Yesterday two of my neighbors came over for a pre-surgery tea party. We had a really nice time.
I’ve been thinking about friendship a lot since I moved to Monte Vista where I did not know anyone. It’s kind of a “different” thing to do (as I was told repeatedly). I did it knowing that if I never met anyone I’d still be OK. I’m nothing if not internally resourceful. But I did meet people — quite a few and most of them I like.
Friendship changes throughout our lives, I think. I remember as a kid wanting playmates, mostly, and that one BEST friend. Both of those things were hard for me to make. First, I was a little kid. Second, I was very sensitive and, since I was a little kid, I didn’t know that other people might be just as sensitive — or more! — than I was. I didn’t know then that people react differently to things than I might. It’s not that little kids think they’re the center of the universe. They’re figuring out who THEY are through the ecolocation of childhood. It’s pretty hard to figure out who OTHER people are when you don’t know who YOU are. I had a friend who sulked when she was mad. I didn’t understand that at ALL. I lived in a family where you threw tantrums and got it off your chest. I was always trying to go to Debbie to get her to talk to me. I always felt her silence was forever. My mom said, over and over, “Just leave her alone. She has to sulk. She’ll come back.”
Mom, of course, was right.
I discovered playmates through team sports (baseball, softball, kick ball, kill the man with the ball) and I found a best friend (finally!) in sixth grade. I looked her up a few years ago and we still like each other.
In high school I remember wanting a (male) soulmate (was I really thinking of my “soul”?) and girl friends to do stuff with. It was important that we UNDERSTAND each other in some ineffably deep way. In adolescence we don’t understands ourselves very well. Maybe that’s why we seek understanding from others. Any little bit of help, right?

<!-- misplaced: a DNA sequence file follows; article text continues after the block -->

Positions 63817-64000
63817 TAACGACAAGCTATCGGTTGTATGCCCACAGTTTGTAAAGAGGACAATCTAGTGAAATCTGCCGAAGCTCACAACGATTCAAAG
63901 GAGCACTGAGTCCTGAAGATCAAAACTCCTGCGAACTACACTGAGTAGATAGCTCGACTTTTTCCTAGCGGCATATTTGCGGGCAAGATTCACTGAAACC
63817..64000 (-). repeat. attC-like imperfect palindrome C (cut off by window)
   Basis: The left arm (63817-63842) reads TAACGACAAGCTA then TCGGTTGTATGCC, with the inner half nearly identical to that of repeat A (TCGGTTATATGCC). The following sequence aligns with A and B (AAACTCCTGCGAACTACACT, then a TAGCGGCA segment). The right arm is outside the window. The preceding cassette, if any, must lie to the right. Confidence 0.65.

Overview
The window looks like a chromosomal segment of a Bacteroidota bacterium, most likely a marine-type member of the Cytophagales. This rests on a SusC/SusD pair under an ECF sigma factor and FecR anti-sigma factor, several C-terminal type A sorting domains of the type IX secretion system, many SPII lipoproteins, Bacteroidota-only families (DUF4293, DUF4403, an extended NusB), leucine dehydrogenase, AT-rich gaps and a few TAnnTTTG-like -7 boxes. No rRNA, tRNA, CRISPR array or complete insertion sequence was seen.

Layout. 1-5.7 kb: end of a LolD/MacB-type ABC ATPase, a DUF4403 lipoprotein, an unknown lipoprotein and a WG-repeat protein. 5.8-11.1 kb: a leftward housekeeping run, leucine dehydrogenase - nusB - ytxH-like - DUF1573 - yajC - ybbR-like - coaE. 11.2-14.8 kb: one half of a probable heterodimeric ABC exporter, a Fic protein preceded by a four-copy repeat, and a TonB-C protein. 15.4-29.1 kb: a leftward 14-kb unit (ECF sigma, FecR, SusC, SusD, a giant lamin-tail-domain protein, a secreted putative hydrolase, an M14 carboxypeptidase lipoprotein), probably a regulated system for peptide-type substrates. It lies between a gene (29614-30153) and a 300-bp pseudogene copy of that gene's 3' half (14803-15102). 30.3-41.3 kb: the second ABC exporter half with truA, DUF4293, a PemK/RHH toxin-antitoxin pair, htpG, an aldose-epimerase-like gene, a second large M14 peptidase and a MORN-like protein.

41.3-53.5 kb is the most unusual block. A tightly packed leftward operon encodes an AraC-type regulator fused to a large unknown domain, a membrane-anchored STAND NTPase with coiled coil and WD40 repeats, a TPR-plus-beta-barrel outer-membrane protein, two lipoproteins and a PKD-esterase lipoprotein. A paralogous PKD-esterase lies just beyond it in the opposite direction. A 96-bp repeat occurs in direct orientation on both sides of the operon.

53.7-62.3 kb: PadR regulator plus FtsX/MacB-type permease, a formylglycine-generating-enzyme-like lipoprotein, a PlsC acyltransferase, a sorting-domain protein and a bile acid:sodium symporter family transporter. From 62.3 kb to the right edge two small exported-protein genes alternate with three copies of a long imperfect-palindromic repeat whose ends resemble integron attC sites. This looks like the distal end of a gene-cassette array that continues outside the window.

In my working years, friendship was often transactional and transitory. It depended on the people with whom I worked, but I did, in my 20s, discover the second best friend of my life.
An we still like each other.
All this to say at this point in my life my understanding of friendship is completely different. By now I’ve known tens of thousands of people (many of whom wandered in and out of my classrooms). Friendship now is not about all the things we have in common, or shared memories, shared goals, as much as it’s about the actual PERSON inside the physical carapace. All of our lives are so different from each other, our experiences, our responses and reactions to those experiences, the disappointments we’ve had, the hopes we still hold, our responses to any given moment, that once you know who you are, you don’t expect to have all that much ‘in common’ with others. I know I am like an iceberg in the Atlantic — there’s a bit up on the surface, but most of it is below) and everyone else is an iceberg, too.
It takes a lifetime to learn who we are, I think, or maybe I’m just a slow learner.
Listening to my friends talking yesterday (I mostly listened) I thought about all this. I don’t have a lot in common (superficially) with my friends in Monte Vista, but on other levels that don’t come into the conversation over a pretty table with cookies on it, I do. The biggest thing is we are all survivors and we want to share the good we have with others. I think it’s one of the perks of being old(er).
As the party was breaking up, they asked, “When exactly is your surgery?” We knew why we were all there. I wanted to spend time with them before I go up for my “procedure.” Why? Because once in a while, people die in surgery. I know it, they know it. We know people who have died that way. You don’t talk about it, it’s nothing to be spoken of (though I am) but it’s there. You also don’t talk about being afraid, but you (and your friends) know you are afraid. I told them all the basic information when they asked, and the subject went back to dogs or something else.
There are the rare friends who know your heart, though. And I’ve been amazed — blessed — in my little town to have found that.